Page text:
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Would it be possible for an alien race to have cat, dog and bunny features? by features I mean ears, noses fur etc. And also be very short, only about 1-3 feet. What evolutionary factors might cause it to occur naturally? Assuming they come from a planet like Earth. And most importantly they are very intelligent, comparable to humans.

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closed as too broad by apaul, James, kingledion, JDługosz Mar 6 '17 at 19:57

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  • $\begingroup$ I think this depends on what features you mean. Please be more specific. For example: should it have bunny, cat or wolf ears? Or all of them? Is it carnivorous? $\endgroup$ – Secespitus Mar 6 '17 at 16:51
  • $\begingroup$ Your question is too ill defined for a decent answer, but almost certainly yes would be my response. $\endgroup$ – Joe Bloggs Mar 6 '17 at 16:58
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    $\begingroup$ One thing to question is whether something that small can be as intelligent as a human. The connection between brain size and intelligence is still not fully known, but the current prevailing opinion is that the number of neurons that fits in the skull is a major player in the processes that lead to intelligence. $\endgroup$ – Cort Ammon Mar 6 '17 at 17:08
  • $\begingroup$ Interesting question Stephanie, but far too broad. If you were to define the creature in more detail, i.e. what does this creature look like top to bottom? With that info it is probably answerable. So long as you stick with single class of creature generally the answer is a plausible yes. I would also suggest considering HOW the creature would evolve. $\endgroup$ – James Mar 6 '17 at 17:34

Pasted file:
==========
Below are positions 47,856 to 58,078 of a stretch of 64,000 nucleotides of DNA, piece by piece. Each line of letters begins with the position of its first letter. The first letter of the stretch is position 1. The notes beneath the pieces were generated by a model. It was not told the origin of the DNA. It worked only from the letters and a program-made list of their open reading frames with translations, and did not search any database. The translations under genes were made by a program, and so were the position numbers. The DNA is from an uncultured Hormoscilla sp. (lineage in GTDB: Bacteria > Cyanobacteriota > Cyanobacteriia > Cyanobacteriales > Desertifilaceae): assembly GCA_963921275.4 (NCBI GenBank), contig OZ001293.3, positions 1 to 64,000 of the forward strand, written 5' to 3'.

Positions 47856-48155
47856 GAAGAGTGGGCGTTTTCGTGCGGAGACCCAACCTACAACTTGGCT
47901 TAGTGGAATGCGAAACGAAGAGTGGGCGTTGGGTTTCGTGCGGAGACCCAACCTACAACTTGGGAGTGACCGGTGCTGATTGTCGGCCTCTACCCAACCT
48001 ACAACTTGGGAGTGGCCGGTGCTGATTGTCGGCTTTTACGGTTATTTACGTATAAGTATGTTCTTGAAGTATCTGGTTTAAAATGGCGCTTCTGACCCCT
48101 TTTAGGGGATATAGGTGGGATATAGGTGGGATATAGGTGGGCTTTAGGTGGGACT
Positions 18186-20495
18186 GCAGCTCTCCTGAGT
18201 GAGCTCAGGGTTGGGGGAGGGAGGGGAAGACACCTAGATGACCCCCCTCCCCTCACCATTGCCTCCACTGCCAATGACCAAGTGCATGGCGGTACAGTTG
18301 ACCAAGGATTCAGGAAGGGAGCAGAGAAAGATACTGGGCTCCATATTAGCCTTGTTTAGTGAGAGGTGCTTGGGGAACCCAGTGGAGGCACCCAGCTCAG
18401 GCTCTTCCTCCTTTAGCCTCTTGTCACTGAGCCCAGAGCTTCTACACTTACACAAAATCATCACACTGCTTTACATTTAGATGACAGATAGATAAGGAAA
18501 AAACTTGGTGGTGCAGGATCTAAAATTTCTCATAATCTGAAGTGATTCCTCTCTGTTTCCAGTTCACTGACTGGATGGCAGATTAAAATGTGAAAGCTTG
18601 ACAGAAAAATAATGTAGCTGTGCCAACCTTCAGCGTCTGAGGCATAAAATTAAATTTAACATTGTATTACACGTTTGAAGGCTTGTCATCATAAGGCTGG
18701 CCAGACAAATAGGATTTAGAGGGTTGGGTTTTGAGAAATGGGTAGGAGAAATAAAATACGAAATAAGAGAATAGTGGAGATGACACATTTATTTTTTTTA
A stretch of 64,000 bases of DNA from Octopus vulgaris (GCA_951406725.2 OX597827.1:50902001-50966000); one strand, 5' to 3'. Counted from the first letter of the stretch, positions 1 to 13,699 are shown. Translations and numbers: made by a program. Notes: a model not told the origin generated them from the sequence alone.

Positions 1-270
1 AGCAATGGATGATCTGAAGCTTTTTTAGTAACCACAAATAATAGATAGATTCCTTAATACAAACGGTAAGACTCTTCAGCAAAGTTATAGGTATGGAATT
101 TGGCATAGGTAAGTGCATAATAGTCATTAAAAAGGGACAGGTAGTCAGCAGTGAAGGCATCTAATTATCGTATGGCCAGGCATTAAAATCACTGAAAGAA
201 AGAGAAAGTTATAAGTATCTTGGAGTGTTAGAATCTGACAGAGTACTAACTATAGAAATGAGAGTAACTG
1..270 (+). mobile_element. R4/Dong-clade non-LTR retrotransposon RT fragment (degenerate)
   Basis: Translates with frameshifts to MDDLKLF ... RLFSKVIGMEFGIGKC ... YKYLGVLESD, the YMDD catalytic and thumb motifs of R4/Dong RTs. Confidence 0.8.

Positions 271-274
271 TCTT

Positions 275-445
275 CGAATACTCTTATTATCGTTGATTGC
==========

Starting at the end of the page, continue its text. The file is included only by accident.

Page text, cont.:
• $\begingroup$ By class I mean (as an example) mammalia: en.wikipedia.org/wiki/Taxonomic_rank $\endgroup$ – James Mar 6 '17 at 17:34
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If you asked me if a genetically modified terrestrial race can have cat-, dog- and bunny-like features, I'd say yes, probably.

Convergent evolution is a thing, even among completely different species, so add a bit of near-future bioengineering and voilá.

But an alien race... I don't know, that may be a bit too much. The Alien race need to be carbon-based, possess body mirrorring, fur-like external structures... the list of necessary coincidences is simply too high.

But then, space is big. Like, really big.

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Bigger ears mean better hearing, it's structural thing. Fur keeps bodies warm, so it would be found on endothermic species. Smaller species require less food, find it easier to hide, etc. Every trait an animal has is theoretically survival positive so one might theorize it could evolve independently in a non-terran species.

Certainly, an alien might look like a bunny or cat, but that might be human eyes and brains trying to make sense of what they are seeing. When we see things that are unfamiliar, we try to relate them to familiar things. That's why we see a "face" on the moon, or in a gnarled tree.

If someone saw an alien, their brain might say "what do I know of that looks closest to this?" and come up with "bunny?" "cat?" because it has long ears but moves more like a cat. Even once they know it to be an alien, they might still think it looks kind of like a cat or rabbit, and might react accordingly.

Your question needs a bit more detail. Why do you want the alien to look like a bunny / cat / dog? What is the intended result? I think if we knew that we'd have an easier time helping you.

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  • $\begingroup$ I was thinking maybe it could be like different races, some look more like the other, bunny/cat/dog. $\endgroup$ – Stephanie Mar 6 '17 at 17:46
  • $\begingroup$ Are you thinking in terms of creating races for a game, or are you writing a story? If the former, reality doesn't need to be considered all that much. Gamers are used to suspending disbelief. But readers demand a more informed and thoughtful approach to their alien races. And in the case of a plot point, you need to ask yourself "what is the effect I want to achieve in my story, and what is the most likely way that can be achieved?" $\endgroup$ – Francine DeGrood Taylor Mar 8 '17 at 19:52

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